As expected, women with current and past ED had higher ED- related symptoms throughout pregnancy and the postpartum, compared with women without ED. This was true for all EDE- Q subscales (i.e. restraint, eating concern, shape concern and weight concern) and seen amongst all diagnostic categories. In line with previous ﬁndings, women with a current or past ED history showed a decrease in ED symptoms by the third trimester of pregnancy (Astrachan-Fletcher et al., 2008; Blais et al., 2000;
Bonne et al., 1996; Crow et al., 2008; Lacey & Smith, 1987; Micali et al., 2007; Morgan et al., 1999). During the postnatal period, levels of ED symptoms among women with a past history of ED were comparable to women with a current ED diagnosis in pregnancy, indicating that pregnancy may lead to a worsening of ED symptoms in women who had previously recovered.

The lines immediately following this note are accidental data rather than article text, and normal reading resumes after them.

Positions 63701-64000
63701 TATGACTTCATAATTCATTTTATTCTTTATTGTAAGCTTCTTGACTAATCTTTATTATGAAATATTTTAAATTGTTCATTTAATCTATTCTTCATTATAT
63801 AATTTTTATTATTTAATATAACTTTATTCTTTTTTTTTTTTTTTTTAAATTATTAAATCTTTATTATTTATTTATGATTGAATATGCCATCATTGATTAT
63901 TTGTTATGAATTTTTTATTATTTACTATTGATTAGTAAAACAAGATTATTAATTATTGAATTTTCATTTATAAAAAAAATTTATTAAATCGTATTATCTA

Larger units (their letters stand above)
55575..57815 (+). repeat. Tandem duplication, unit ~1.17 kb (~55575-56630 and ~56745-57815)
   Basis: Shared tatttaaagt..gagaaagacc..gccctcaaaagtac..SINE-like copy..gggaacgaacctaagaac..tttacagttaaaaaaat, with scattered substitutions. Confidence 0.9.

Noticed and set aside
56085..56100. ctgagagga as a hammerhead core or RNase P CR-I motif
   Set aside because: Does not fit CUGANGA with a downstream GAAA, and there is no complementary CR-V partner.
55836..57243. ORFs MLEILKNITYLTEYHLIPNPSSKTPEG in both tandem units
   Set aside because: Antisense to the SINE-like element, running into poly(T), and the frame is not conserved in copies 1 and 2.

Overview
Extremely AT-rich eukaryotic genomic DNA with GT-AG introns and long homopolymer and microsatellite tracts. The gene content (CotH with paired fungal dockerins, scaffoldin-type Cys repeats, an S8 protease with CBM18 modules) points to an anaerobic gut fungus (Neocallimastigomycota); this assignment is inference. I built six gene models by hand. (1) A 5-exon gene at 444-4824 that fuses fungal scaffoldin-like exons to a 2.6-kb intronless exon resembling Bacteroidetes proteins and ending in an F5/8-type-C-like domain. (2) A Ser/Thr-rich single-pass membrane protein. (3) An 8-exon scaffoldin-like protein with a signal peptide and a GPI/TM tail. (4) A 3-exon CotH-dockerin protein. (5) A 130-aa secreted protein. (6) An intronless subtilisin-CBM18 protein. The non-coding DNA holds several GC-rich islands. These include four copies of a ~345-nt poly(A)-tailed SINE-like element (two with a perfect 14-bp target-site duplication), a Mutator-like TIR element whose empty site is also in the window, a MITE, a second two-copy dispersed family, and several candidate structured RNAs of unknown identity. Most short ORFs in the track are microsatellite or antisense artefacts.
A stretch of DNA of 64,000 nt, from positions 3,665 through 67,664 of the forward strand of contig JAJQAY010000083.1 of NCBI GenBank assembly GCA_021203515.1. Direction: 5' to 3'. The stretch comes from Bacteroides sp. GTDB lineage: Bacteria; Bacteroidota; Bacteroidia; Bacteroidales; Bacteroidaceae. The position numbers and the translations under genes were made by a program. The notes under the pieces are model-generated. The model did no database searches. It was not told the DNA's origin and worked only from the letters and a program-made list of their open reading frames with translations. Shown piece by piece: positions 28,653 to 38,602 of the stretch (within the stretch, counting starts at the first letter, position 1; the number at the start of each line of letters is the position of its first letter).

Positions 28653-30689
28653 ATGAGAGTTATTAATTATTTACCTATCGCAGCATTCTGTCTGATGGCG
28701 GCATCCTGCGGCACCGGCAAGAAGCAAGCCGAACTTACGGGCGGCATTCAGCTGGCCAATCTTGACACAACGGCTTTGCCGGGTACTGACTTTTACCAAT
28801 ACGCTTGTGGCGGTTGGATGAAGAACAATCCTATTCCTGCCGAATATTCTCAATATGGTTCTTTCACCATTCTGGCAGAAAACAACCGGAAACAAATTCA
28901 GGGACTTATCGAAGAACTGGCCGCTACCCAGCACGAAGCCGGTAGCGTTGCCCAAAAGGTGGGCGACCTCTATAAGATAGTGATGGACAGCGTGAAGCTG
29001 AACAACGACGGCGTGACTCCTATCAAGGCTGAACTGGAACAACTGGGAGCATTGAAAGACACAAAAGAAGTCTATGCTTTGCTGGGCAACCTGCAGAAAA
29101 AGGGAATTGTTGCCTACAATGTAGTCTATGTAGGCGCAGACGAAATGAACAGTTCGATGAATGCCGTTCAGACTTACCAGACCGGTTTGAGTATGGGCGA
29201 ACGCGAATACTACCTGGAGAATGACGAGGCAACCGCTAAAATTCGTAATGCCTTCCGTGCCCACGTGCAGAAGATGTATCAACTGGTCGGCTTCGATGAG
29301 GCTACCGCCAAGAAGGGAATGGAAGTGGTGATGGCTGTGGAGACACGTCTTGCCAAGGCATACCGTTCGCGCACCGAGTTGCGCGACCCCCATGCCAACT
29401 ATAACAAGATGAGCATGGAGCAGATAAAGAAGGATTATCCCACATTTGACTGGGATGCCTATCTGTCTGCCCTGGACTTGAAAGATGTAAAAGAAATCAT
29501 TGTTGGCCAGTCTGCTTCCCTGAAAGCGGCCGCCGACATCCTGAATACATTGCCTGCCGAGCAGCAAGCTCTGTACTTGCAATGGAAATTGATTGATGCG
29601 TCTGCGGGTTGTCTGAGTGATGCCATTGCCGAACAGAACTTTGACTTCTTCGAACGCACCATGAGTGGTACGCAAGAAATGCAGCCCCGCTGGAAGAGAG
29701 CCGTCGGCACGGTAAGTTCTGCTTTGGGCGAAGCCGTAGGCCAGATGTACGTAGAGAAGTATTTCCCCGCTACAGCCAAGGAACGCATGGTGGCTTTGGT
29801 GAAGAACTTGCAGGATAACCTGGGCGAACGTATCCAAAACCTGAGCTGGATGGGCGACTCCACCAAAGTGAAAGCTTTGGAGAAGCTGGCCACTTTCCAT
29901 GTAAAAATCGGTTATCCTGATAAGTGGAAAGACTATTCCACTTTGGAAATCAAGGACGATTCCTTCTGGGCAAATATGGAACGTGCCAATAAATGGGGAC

These ﬁndings are consistent with the majority of previous ﬁndings, which suggest that for many women, pregnancy may represent a time of‘natural’decrease in ED symptoms. It is pos- sible that the improvement in ED symptoms found among women with active ED during pregnancy could result from hormonal and appetite changes that occur during this time. The ﬁndings may also be reﬂective of women attempting to reduce the potentially harmful effects of their ED on their developing foetus.Pregnancy may therefore be an ideal time for women with ED to engage in therapy and an optimal time for psychological intervention (Crow et al., 2008; Micali, 2010).
However, it is important to note that global EDE-Q scores in women with active ED at the start of pregnancy remained compa- rable to the clinical cut-off, particularly during pregnancy and at 8 weeks postnatal (Mond, Hay, Rodgers, Owen, & Beumont, 2004). A longer follow-up of symptom changes in the next 6 to 12 months postpartum will help elucidate if these changes in symptoms are transient or more long-standing.